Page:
So…Dr. Z…I was asking my doctor if the nuclear medicine scan I’ve got to take is going to hurt me and after she answered my question she said “Besides, we’re all radioactive anyhow, so it’s not a big deal.” I know she meant it to be reassuring – but it really isn’t. Why are we all radioactive? Is it from nuclear weapons testing or Chernobyl or Fukushima – or is it from something else? How do I protect myself?
Well, to start, I’m guessing your doctor’s medical skills are better than her communications. Having said that – she’s got a good point, even if somewhat clumsily phrased. Let’s see if we can clear this up a little bit – and I should mention that this has nothing to do with nuclear weapons testing or reactor accidents – it’s all natural.
I recently wrote a piece about primordial radionuclides (https://www.ntanet.net/primordial-radionuclides-origin-importance-and-health-impact/) – radionuclides that have been around since the Earth first formed. One of those primordial radionuclides is potassium, which is important for our bodies to function properly. Potassium is part of the chemistry that helps every cell in our bodies to function; among other things, our muscles (including our heart) won’t function without the proper amount of potassium. And it turns out that a tiny fraction of potassium is radioactive.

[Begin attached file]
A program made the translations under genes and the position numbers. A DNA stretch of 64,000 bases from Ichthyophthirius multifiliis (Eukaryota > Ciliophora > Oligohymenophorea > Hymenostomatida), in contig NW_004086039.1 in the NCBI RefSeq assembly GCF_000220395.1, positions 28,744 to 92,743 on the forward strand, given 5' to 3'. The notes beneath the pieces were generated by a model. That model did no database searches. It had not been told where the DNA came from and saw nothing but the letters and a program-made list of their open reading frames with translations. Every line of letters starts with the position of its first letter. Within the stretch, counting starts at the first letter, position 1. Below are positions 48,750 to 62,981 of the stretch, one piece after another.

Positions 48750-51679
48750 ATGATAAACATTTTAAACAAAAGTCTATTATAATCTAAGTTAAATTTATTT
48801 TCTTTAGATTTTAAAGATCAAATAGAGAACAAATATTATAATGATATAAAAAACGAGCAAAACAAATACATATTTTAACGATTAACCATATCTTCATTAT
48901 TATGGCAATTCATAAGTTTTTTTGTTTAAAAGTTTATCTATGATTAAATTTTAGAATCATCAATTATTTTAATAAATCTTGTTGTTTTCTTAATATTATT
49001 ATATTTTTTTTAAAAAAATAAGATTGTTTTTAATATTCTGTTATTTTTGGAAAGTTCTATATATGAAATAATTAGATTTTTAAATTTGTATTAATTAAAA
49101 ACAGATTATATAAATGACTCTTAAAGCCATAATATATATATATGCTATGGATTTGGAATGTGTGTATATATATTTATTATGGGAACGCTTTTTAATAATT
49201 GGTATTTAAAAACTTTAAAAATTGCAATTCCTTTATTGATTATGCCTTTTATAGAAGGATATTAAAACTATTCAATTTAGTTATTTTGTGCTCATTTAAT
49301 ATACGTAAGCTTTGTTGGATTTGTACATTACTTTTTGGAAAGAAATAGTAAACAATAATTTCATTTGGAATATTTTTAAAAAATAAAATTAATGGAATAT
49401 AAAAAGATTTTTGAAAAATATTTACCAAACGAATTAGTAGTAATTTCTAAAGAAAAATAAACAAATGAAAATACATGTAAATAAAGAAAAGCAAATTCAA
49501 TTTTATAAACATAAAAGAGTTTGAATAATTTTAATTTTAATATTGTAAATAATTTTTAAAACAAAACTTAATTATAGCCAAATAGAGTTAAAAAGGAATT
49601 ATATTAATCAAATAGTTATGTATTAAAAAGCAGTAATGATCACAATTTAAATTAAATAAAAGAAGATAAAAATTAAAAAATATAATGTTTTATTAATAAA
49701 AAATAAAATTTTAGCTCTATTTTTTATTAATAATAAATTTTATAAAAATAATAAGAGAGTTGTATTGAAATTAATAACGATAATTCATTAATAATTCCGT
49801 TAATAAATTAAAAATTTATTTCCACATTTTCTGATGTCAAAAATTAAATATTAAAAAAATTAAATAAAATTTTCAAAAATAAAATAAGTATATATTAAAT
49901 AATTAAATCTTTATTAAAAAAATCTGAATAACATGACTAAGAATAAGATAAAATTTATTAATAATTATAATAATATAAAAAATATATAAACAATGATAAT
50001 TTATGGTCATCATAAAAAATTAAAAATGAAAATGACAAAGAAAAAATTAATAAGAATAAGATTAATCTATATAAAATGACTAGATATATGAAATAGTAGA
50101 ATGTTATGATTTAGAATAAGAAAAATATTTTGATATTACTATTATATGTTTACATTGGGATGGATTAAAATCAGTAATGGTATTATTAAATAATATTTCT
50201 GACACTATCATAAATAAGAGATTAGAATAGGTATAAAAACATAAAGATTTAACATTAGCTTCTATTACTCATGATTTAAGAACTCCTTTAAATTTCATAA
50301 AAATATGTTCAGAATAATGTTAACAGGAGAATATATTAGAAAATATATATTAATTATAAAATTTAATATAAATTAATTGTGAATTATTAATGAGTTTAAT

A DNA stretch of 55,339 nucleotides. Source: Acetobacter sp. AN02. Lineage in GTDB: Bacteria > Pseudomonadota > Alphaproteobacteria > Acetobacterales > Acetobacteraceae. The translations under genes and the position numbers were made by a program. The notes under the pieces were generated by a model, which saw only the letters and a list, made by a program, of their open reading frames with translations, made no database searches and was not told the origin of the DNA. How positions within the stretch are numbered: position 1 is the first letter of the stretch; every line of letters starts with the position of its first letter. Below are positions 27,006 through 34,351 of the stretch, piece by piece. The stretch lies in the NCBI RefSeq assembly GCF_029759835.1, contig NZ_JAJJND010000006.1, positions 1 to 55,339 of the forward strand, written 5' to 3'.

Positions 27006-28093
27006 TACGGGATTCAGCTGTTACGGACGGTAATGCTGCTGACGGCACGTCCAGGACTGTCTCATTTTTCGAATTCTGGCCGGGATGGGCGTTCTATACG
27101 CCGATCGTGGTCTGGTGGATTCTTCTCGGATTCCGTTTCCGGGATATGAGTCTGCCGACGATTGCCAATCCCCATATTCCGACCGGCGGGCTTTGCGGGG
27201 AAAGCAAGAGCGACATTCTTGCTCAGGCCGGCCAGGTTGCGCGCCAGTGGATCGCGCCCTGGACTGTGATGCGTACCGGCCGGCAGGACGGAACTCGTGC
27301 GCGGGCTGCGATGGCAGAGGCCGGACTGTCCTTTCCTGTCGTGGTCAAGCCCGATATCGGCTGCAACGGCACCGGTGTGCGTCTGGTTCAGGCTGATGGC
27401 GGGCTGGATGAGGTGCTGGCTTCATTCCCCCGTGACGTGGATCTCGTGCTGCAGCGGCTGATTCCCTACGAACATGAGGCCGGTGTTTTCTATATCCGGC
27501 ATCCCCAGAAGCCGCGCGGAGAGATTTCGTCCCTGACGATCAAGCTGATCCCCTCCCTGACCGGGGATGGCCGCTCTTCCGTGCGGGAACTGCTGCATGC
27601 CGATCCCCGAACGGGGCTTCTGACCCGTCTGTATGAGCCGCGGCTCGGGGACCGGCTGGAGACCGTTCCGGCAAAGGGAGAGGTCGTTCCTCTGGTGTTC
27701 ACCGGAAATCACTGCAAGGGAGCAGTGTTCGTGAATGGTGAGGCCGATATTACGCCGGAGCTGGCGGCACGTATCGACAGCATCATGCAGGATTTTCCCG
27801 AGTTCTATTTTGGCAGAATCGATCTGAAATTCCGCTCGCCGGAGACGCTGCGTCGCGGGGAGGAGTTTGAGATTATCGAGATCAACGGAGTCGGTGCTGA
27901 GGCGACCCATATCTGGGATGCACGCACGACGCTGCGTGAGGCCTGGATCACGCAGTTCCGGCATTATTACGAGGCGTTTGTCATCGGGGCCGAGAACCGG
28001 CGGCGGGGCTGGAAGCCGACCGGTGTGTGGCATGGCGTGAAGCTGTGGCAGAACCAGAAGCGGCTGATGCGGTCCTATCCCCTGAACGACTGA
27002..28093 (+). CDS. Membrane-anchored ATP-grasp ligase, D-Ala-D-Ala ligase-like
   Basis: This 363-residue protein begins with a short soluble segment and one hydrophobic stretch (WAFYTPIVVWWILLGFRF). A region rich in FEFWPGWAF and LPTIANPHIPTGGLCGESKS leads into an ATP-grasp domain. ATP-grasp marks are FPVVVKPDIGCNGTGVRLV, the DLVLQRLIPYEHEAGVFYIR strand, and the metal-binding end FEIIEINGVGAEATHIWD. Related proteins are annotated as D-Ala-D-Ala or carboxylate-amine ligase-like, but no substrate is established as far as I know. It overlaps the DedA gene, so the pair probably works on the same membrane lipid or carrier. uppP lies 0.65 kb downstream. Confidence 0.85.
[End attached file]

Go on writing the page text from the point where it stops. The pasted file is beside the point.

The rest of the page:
The radioactive potassium nuclide is K-40; an atom with 19 protons and 21 neutrons. Potassium-40 has a half life of more than a billion years – 1.25 billion years to be exact – and it emits both beta and gamma radiation. To get a little into the weeds, 89% of K-40 atoms decay by emitting a beta particle with an average energy of 560 thousand electron volts (560 keV); the rest of the time it emits gamma radiation with an energy of 1460 keV (or 1.46 MeV). I should say, too, that you don’t need to worry about the units – just that anything less than a few hundred keV is relatively low-energy, a few to several hundred keV is moderate-energy, and anything in the MeV range (1000 keV = 1 MeV) is high-energy. So the K-40 beta is moderate-energy and has a high-energy gamma.
Radiation exposure from the K-40 inside our bodies is sort of interesting; the gamma radiation has a higher energy than the beta, but K-40 decay produces nine times as many betas as it does gamma rays. Not only that, but the high energy of the gammas means that they’re more likely to escape from the body without depositing all of their energy. Put this all together and it turns out that most of the radiation dose from our internal potassium comes from the lower-energy beta radiation it emits – about 15 mrem each year for the typical person. That’s about half the exposure we get from radioactivity in the rocks and soils and is also close to what we receive from cosmic radiation (about 20 and 30 mrem, respectively), and it’s much less than the 200 or so mrem we receive from radon each year. And, more importantly, it’s radiation exposure that humans have been receiving for our entire history as a species, and it’s less than what our ancestors in the distant past received from this same source.